Improving pace of MLB games is more than just a pitch clock

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Major League Baseball has a new commissioner and many of us who have been fans of the game since before the Bud Selig-era view the former commissioner with mixed emotions.

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People often forget how much baseball was on the brink in the early 1990’s. Popularity had snagged with the young generation (my generation at the time), attendance wasn’t great and it seemed to be an antiquated sport. Selig was able to rejuvenate the game through some rather unpopular changes at first, such as expanded playoffs and realignment.

Attendance today is very good, teams have terrific local TV ratings (not great nationally but I’ve always maintained that baseball is healthy as a regional sport–in other words we love watching our Detroit Tigers but have no interest in watching the 17 of the 19 annual Red Sox-Yankees games that are on network TV), but Selig’s era also is one of controversy.

Some don’t like the added wildcard (while I don’t hate it, I wish they could make it into a three-game playoff series because baseball is not a sport of the one-game playoff scenario) and the steroid era grew exponentially under his watch.

So it is understandable that new commissioner Rob Manfred has ideas to make a mark on the game early in his tenure. Some are good (Pete Rose reinstatement, DH throughout baseball) and some are terrible (eliminating defensive shifts).

It seems as though Manfred wants to focus on improving the pace of the game as his first major project. I agree whole-heartily with this plan, however it seems as though the commish’s vision for improvement is limited.

The pitch clock is what has been talked about most. It was used in the Arizona Fall League and will be utilized in Double- and Triple-A before possibly coming to MLB in 2016.

I have mixed emotions on the pitch count, which would assign a ball if the pitcher doesn’t deliver the pitch within 20 seconds. Baseball is not a game of clocks but I understand the need for it. Still how about the batter continually stepping out to adjust–um–things? Isn’t it only fair they be assigned a strike if they delay too long?

Fun fact: I was doing research for last week’s Throwback Thursday article on Hal Newhouser and looked at the 1945 World Series that was played between the Detroit Tigers and Chicago Cubs. Game 2 at Briggs Stadium saw the Tigers defeat the Cubs 4-1 in a game played in one-hour, 47 minutes. Incredible!

Of course that has to do with TV. There was no televised baseball back then. Today 1:47 seems like what is added onto every postseason game for added commercial breaks (in-between innings commercial breaks are 30 seconds longer in the playoffs).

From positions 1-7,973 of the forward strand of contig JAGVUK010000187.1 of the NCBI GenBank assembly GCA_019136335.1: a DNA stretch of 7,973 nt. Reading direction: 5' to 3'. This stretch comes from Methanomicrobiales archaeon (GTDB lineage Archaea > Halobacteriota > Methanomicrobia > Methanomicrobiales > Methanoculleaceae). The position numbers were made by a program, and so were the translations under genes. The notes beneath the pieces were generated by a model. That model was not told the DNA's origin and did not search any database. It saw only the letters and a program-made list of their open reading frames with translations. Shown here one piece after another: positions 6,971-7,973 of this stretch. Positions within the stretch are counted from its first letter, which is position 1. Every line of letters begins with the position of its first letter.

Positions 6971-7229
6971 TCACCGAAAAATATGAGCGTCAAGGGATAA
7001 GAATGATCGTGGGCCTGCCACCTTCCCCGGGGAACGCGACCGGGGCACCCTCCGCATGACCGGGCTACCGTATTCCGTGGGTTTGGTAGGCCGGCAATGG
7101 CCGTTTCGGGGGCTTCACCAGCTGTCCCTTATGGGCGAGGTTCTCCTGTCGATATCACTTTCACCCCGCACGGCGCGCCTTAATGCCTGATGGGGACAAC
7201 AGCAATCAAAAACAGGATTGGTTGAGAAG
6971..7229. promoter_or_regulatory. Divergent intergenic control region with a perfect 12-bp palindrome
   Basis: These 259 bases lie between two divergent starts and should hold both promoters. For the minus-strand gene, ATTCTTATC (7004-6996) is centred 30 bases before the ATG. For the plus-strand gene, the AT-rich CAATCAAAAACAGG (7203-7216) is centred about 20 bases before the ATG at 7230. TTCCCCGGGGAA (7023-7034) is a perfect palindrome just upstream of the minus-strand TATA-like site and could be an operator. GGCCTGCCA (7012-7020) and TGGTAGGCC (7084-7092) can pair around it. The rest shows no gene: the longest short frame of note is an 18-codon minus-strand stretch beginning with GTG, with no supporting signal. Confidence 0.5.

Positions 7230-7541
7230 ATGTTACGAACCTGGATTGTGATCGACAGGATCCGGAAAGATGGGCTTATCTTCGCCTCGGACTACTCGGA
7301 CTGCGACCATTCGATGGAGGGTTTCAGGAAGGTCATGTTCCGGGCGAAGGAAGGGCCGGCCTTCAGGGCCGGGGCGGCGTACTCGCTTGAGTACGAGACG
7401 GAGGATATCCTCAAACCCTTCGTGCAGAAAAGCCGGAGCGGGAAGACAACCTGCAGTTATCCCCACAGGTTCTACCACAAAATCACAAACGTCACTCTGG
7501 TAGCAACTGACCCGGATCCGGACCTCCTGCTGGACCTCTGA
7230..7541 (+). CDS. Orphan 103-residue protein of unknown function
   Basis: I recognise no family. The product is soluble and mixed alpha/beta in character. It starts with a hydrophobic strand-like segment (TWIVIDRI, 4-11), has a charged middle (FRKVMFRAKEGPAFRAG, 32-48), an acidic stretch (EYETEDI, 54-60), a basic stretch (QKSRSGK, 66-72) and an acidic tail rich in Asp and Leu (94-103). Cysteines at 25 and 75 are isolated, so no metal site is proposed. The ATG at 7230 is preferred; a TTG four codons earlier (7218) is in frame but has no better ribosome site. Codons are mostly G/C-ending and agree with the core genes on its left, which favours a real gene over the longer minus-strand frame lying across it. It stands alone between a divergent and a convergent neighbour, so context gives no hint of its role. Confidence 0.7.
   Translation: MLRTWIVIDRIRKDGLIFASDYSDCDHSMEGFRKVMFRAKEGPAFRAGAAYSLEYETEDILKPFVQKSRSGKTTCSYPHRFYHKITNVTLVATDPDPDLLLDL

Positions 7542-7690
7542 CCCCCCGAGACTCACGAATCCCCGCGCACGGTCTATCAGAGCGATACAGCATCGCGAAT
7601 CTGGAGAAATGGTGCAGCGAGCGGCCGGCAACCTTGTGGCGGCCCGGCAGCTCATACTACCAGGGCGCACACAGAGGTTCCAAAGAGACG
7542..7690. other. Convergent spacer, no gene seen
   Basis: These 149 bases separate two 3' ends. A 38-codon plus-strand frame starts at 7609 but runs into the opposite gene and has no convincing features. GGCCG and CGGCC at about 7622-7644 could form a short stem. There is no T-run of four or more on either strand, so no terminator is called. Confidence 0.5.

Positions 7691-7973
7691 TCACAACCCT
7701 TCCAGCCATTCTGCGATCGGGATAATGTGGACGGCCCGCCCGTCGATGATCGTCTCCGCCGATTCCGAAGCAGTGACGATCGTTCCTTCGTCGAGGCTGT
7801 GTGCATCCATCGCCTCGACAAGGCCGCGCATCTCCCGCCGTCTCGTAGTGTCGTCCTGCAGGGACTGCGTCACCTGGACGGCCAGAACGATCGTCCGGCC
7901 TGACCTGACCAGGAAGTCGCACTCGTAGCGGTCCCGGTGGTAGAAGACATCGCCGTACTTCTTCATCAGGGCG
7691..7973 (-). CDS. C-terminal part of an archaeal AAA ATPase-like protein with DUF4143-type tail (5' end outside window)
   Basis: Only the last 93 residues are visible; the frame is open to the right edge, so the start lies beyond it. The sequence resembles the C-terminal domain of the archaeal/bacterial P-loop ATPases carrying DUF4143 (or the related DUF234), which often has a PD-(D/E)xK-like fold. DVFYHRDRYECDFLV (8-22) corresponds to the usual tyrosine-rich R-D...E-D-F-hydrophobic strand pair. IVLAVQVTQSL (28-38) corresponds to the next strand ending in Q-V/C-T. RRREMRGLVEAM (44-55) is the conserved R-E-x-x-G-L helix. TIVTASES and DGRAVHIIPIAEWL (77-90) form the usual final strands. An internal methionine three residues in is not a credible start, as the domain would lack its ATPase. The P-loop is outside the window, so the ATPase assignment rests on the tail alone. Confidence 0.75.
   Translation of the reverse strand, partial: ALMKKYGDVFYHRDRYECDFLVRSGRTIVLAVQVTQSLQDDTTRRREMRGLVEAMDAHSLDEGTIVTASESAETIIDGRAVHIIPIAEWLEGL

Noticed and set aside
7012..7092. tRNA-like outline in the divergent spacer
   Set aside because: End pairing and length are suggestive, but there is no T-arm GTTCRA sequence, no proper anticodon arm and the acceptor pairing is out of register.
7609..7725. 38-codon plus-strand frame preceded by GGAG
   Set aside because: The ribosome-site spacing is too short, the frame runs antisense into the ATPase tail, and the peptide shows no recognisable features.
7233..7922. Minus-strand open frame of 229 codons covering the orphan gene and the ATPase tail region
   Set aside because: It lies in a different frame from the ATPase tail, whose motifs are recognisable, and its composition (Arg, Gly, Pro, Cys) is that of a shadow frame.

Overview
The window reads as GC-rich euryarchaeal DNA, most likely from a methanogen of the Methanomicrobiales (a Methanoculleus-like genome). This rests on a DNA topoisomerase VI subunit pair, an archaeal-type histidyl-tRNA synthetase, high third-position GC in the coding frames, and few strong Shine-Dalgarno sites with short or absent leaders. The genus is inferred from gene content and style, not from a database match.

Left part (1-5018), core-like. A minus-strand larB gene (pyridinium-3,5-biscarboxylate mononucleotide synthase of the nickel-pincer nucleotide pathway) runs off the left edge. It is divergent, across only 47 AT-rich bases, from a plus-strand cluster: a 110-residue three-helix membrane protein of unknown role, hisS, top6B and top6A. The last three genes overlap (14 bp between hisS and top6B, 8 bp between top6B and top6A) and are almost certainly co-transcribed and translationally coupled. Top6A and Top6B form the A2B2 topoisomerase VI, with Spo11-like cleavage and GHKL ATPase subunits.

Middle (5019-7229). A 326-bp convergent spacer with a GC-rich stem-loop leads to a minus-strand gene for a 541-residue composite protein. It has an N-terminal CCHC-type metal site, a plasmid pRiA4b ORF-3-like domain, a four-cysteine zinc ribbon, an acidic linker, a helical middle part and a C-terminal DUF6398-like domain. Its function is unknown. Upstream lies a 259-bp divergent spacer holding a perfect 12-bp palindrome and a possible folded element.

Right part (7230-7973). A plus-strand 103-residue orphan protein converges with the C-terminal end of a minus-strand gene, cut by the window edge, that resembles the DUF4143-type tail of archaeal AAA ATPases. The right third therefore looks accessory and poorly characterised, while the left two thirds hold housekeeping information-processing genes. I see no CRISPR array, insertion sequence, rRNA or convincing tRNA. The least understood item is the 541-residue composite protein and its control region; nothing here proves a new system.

It is amazing that baseball (and all American sports leagues) has so many commercial breaks, but when they come back from commercial breaks the announcer reads the sponsors with their logos flashing on the screen. Every aspect of the game is sponsored from pitching changes to rain delays (YES EVEN RAIN DELAYS) and each stadium has advertisements everywhere the eyes can see.

Here’s my list of recommendations to speed up the game:

  • Limit catcher mound visits to two per inning.
  • Limit replay time to 2:50. Start the clock from the first replay the umpire team looks at and have the screen go black at 2:50 mark. If they cannot make a determination at that time the play stands as called. Too often last year we saw replays taking FOREVER! If it isn’t clear, don’t overturn it.
  • No more four-pitch intentional walks (this is something that will be experimented with in Spring Training). I know some are completely against this because sometimes the pitcher can throw wild and sometimes a batter swings anyway, but those instances are exceedingly rare.
  • As we mentioned above, if a pitcher is assigned a ball for failing to pitch within 20 seconds, a batter should be assigned a strike if he steps out of the box more than twice during an at-bat (barring injury of course).
  • Eliminate a batter’s ability to call timeout while the pitcher is in the windup.
  • Reduce the time for in-between inning breaks. Instead of taking two-minute commercial breaks each half-inning, reduce it to 1:45. Those 15 seconds can be made up with a scrolling advertisement during the first 15 seconds of the half-inning. There is no reason, with all the advertising we mentioned above, that the breaks need to be two minutes.

Of course I expect none of these to be in effect in the near future (and it will NEVER happen in terms of the advertising).

I love baseball and know fellow hardcore fans who ask “why reduce something you love?” Valid point but the 3:30-4 games that were becoming common place last year are just too much of a good thing.

Next: How Tigers should handle injuries

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